1916c-gold-sovereign-obverse 1916c-gold-sovereign-reverse

The Canadian Mint in Ottawa struck gold sovereigns between 1908 and 1919. All of these coins are scarce, some rare, and two of the dates are extremely rare. Edward VII was on the reverse until 1910 and after which George V held the crown.

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1911-C CANADA KING GEORGE V GOLD SOVEREIGN COIN BU
1911-C CANADA KING GEORGE V GOLD SOVEREIGN COIN BU $379.95
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1918-C Canada Gold Sovereign BU
1918-C Canada Gold Sovereign BU $520.82
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CANADA 1911C GOLD SOVEREIGN ICCS GRADED MINT STATE 62
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1911-1919-C Canada Gold Sovereign George V AU/BU
1911-1919-C Canada Gold Sovereign George V AU/BU $412.74
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george_v

George V of England

Gold Sovereign coins were first minted in 1489 for Henry VII of England. These coins were minted of pure gold and had a face value of £1 or 20 shillings. However, since such coins were considered official bullion, there was no inscription stating their face value. Although, the production of such Gold Sovereigns was discontinued in 1604 and was replaced by Laurels, the minting of these coins was restarted again in 1817.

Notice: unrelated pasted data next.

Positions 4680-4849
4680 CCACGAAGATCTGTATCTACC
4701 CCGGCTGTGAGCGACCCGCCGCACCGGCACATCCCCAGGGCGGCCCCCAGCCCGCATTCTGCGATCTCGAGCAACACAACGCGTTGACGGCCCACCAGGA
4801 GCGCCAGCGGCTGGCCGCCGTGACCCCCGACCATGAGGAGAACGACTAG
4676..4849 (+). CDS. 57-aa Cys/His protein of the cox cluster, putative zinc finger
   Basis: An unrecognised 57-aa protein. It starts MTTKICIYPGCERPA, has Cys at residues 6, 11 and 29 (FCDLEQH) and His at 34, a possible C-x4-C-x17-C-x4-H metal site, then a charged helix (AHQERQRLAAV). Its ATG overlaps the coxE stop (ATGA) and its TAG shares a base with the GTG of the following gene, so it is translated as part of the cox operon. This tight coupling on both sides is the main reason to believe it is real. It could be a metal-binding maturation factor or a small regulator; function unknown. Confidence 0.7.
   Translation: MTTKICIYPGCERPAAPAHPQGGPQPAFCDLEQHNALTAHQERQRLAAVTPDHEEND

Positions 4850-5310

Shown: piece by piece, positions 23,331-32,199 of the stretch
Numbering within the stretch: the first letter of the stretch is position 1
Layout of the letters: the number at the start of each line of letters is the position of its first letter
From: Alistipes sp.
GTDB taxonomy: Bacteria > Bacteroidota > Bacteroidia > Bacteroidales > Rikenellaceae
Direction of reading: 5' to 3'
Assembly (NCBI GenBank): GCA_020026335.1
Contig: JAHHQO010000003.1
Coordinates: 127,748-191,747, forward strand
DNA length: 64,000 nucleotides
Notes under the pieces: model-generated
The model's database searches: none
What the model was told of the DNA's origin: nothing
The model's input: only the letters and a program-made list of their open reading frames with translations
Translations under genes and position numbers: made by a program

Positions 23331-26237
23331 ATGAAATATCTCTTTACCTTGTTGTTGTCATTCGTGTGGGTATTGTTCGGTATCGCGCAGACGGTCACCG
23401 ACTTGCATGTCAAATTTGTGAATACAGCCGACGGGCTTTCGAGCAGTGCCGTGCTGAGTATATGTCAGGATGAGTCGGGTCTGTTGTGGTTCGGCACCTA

For ten years between 1908 and 1919, The Canadian Mint at Ottawa minted such Gold Sovereign coins. This Ottawa Mint was specially constructed to manufacture such gold coins and on January 2nd 1908, Canada became the first country outside England to mint British sovereigns. All the coins produced during these ten years are extremely rare even today. Other than gold, there were also other coins minted in silver and ordinary base metal. Today, the Ottawa mint is still in operation but is now called The Royal Canadian Mint.

Between 1908 and 1919, a total of 628,152 Gold Sovereign coins were minted with its highest productions coming in the years 1918 where 106,570 coins were minted and in 1919 when 135,957 coins were produced.

The main reasons why such coins are considered to be quite rare today are that many of them melted down soon after minting, resulting in their destruction. As a result, only a few coins were left leading to their becoming scarce. In 1817, when the minting of such Gold Sovereign coins had restarted, the front portrait was that of King Edward VII and was done by G. W. de Saulles whereas the reverse portrait was prepared by Benedetto Pistrucci and depicted Saint George astride a horse slaying a dragon. As a referral, every Canadian Sovereign gold coin minted in future included the letter ‘C’ under this image to denote that they were minted in Ottawa.